Photo by Marcus Johnstone - Creative Commons License
Over the past decade, there has been growing awareness that the people who live, work, and play in America's most polluted environments are often people of color and with low income.
Moreover, there has been overwhelming evidence that this is neither coincidence nor accident: historic, systemic inequities have allowed these communities to be targeted for landfills, industrial plants, and truck depots.
The people who are most impacted already know this, and the American Littoral Society is taking the time to learn from them and other stakeholders across the region. It has become apparent that the issue goes beyond how to mitigate the effects of superfund sites and dirty power stations on surrounding neighborhoods. It is the prevention of stormwater pollution, protection from floods and climate change, and access to local waterways and beaches.
Also, much of our restoration work takes place on ancestral Lenni Lenape lands and many of the schools with which we partner are part of urbanized areas at the greatest risk from the threats of climate change.
As a result, the Littoral Society is focusing beyond the concept of environmental justice and working to make Diversity, Equity, Inclusion and Justice (DEIJ) part of everything we do. We want our work to both uplift the environment and to elevate the efforts of Black, Latino, Indigenous and Native People, Asian-Americans and Pacific Islanders, members of religious minorities, LGBTQ+ people, and people with disabilities who also care for the coast.
How are we doing this? By putting equity into action.
In response to issues identified through strategic planning, the Littoral Society has made a commitment to becoming an anti-racist organization. As part of that we have created an internal staff committee to examine our own organization, culture, and practices. In addition, we’ve enlisted the help of the professionals at Guerrera Strategies, who are helping us to create a long-term, sustainable plan for increasing equity within the Society and along the coast.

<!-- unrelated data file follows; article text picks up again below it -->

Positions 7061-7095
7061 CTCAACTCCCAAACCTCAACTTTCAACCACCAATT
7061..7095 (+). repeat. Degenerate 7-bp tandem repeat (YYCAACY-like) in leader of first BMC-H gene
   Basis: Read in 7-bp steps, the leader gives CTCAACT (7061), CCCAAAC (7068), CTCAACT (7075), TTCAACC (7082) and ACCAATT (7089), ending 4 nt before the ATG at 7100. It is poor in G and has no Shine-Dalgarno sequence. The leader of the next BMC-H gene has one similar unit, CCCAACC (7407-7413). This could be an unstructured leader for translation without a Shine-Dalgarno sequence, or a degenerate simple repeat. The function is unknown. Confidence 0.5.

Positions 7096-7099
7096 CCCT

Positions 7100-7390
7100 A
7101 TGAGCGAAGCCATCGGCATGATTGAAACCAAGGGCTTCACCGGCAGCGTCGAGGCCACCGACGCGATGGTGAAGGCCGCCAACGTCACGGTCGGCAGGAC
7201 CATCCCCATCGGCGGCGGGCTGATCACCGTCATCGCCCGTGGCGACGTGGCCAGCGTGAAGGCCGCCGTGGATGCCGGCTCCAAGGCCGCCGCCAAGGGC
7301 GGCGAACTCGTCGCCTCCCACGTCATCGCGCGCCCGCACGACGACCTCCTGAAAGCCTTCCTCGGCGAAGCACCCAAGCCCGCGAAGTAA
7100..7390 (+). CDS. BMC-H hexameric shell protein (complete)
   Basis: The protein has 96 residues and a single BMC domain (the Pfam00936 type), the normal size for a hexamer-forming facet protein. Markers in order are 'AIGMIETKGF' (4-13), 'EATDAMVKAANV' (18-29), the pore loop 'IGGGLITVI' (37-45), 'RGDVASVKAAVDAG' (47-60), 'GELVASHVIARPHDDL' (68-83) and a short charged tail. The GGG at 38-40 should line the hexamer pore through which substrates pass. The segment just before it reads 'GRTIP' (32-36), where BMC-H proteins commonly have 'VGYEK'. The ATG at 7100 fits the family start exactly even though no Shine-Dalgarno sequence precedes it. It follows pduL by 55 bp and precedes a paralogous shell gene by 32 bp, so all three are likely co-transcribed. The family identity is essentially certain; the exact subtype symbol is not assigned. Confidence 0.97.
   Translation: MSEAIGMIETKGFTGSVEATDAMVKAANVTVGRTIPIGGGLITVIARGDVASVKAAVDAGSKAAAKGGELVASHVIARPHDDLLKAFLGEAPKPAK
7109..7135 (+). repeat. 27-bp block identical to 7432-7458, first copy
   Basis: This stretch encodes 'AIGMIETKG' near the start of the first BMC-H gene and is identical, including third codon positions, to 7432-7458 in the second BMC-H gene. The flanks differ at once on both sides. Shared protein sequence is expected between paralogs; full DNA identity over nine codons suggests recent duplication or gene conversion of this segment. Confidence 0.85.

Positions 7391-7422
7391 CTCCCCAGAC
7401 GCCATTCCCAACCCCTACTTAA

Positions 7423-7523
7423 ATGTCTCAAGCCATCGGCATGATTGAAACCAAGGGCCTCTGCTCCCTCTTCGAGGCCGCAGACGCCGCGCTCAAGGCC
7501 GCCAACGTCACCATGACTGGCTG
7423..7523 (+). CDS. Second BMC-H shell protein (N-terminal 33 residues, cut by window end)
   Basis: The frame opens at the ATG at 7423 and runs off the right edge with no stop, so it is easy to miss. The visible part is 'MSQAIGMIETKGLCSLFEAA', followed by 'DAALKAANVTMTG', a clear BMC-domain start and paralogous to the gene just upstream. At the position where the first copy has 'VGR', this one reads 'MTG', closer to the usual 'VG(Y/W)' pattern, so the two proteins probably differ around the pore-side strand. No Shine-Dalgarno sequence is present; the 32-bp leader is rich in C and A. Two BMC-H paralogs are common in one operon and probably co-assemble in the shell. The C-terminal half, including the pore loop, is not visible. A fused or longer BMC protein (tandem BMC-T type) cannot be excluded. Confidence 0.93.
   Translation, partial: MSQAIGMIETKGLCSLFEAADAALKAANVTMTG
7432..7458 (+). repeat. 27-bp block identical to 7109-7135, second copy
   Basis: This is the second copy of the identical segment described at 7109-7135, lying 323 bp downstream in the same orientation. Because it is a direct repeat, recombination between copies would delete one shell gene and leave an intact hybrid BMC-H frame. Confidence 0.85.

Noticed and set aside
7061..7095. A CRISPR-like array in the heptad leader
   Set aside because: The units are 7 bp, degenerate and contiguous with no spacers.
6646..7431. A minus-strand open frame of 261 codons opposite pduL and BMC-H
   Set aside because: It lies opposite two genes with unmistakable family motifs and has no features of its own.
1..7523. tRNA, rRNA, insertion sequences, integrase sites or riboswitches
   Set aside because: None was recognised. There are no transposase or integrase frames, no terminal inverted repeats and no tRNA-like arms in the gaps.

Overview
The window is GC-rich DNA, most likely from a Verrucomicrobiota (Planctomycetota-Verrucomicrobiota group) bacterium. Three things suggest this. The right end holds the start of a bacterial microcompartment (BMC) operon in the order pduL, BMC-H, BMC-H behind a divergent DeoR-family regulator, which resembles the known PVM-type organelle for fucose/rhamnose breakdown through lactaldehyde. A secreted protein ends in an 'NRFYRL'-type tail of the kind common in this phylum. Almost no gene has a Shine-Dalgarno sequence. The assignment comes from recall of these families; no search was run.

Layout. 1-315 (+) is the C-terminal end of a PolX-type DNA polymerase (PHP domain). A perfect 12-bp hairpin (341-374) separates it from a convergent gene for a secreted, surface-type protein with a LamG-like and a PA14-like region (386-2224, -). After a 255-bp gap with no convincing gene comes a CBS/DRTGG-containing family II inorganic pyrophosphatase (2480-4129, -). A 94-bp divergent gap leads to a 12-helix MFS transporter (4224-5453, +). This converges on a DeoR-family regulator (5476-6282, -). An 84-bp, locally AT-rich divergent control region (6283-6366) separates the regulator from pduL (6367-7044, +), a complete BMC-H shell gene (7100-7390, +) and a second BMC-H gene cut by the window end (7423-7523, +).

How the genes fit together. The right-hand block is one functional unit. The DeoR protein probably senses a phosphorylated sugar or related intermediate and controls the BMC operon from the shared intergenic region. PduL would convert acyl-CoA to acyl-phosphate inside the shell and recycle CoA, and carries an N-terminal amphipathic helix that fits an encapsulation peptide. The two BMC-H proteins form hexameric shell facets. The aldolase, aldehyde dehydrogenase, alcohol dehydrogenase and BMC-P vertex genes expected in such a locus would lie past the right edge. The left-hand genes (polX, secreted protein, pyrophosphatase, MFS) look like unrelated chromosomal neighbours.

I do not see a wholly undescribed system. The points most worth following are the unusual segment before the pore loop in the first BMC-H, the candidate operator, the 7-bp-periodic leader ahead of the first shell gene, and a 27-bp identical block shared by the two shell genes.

We, as an organization, are also members of the Coalition for the Delaware River Watershed (CDRW) and are actively participating in that coalition's DEIJ workgroup. Through this initiative, we worked with the Coalition and its consultants to develop a DEIJ Lens Screening Tool. This tool acts as a filter to help screen out any actions or initiatives that produce harm and/or exclude minority groups. The tool is to help ensure that our actions and outcomes reflect our original intentions.
The Littoral Society has also developed and partnered with projects and programs that create opportunities for all people to participate in our efforts to care for the coast.
Our R-Corps and Veterans Internship Program provide green jobs training and work experience for people who are looking for a pathway into the field.
The Sea Quest program provides an opportunity for youth in underserved communities to get “hands on and feet wet” in their local waterways.
Our SAFE program fights for the investment in our water infrastructure so that the Delaware River is clean and useable throughout its entire span, not just the portions that flow through wealthy communities and landscapes.
Finally, we advocate for beach access for all people and fight developers who seek to privatize access to the coast.
We know we still have much more to learn and to do, but we believe this to be, at least in part, an act of justice.
Learn more about how the Littoral Society is working to make justice an integral part of everything we do.